Is circadian function an important trait for wheat breeders? (HALL_E18DTP)
- Research Area Agriculture and Food Security
- Partner The Earlham Institute (EI)
Professor Anthony Hall -
- Application Deadline 27/11/2017
Arguably the biggest environmental challenge life must adapt to is the daily light-dark cycle. To measure, predict and adapt to these changes organisms have independently evolved an internal molecular timer; the circadian clock. Fundamental work has described the molecular components forming the timing mechanism in the model plant Arabidopsis. Our research has also described the important role the clock has in optimising plant performance [Dodd et al. 2005]. This PhD project fits within a program aiming to understand the role and function of the clock in wheat. This is fundamentally interesting as it allows us to address the question of how a complex regulatory network functions in a polyploid species. The clock has inadvertently been an important target during domestication in many crop and animal species, but it is still unclear why. Finally, the clock affects important agricultural traits, so can it be exploited further to improve yield and yield stability? This is a unique opportunity to investigate fundamental biological questions, while addressing real world problems. The student will develop a broad range of skills critical for the modern biologist, which in the long term will help improve wheat yield and feed the world.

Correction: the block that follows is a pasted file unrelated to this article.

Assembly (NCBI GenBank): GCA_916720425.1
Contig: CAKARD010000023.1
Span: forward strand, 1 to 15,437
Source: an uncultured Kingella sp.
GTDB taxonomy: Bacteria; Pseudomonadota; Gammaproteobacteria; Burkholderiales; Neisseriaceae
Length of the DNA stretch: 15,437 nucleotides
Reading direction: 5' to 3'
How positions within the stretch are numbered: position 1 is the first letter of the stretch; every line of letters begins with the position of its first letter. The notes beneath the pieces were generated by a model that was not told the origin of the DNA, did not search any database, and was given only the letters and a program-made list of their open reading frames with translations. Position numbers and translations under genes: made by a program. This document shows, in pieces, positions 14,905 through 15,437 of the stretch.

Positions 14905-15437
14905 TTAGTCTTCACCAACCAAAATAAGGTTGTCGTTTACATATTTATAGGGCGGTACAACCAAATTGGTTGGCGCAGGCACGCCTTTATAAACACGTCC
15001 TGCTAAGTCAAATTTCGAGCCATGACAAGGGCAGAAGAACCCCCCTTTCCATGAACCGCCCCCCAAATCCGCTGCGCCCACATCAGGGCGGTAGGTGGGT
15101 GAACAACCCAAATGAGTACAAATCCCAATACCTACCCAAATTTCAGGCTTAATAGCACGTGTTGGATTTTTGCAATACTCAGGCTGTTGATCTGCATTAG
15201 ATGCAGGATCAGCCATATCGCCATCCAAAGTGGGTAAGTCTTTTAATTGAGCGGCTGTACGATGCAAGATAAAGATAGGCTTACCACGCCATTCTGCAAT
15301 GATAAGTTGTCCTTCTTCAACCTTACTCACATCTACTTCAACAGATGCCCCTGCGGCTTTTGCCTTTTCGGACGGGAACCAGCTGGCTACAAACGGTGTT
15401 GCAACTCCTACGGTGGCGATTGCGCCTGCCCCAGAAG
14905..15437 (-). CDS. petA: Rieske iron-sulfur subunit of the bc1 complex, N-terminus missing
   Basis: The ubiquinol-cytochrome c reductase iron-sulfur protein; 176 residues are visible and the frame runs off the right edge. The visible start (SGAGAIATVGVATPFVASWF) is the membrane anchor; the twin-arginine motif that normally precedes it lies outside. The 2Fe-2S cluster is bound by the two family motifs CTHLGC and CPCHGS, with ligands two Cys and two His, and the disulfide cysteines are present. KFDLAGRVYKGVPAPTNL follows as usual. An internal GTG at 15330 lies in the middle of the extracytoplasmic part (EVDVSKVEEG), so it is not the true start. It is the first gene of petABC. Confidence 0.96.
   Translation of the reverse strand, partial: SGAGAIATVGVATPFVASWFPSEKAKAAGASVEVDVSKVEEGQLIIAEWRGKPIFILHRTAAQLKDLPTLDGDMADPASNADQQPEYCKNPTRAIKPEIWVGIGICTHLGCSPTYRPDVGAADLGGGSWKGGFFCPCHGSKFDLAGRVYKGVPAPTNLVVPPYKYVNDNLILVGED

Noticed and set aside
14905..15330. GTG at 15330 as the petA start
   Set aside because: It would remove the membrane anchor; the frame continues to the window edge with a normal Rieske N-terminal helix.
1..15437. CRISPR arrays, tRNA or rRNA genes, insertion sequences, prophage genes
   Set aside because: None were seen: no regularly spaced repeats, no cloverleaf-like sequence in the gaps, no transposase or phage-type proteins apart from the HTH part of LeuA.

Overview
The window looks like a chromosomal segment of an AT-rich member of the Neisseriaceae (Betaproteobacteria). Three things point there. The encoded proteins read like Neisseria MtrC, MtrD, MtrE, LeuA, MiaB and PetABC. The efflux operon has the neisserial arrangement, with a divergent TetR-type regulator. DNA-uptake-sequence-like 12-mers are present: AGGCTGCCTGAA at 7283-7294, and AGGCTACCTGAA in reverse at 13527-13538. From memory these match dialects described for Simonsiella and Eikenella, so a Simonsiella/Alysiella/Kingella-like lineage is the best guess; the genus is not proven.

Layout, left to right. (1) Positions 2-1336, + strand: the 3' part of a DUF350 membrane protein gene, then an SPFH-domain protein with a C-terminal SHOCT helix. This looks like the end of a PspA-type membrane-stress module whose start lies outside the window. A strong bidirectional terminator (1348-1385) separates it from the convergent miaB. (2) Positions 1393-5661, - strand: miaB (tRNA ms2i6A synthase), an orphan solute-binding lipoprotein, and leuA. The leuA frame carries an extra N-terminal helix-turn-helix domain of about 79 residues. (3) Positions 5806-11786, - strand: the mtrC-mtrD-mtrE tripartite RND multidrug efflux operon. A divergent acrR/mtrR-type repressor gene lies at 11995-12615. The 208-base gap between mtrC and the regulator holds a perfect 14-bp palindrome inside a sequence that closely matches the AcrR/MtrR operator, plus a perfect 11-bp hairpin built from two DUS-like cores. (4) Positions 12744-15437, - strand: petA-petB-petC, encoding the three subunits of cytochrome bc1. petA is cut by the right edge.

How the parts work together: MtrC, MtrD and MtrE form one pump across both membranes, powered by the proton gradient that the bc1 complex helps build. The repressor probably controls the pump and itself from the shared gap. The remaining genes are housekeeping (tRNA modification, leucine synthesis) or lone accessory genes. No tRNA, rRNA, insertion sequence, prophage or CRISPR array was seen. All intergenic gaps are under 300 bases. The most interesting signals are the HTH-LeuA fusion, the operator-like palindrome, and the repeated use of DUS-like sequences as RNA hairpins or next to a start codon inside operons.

Dodd, A. N., Salathia, N., Hall, A., Kévei, E., Tóth, R., Nagy, F., et al. (2005). Plant circadian clocks increase photosynthesis, growth, survival, and competitive advantage. Science (New York, NY), 309(5734), 630–633. http://doi.org/10.1126/science.1115581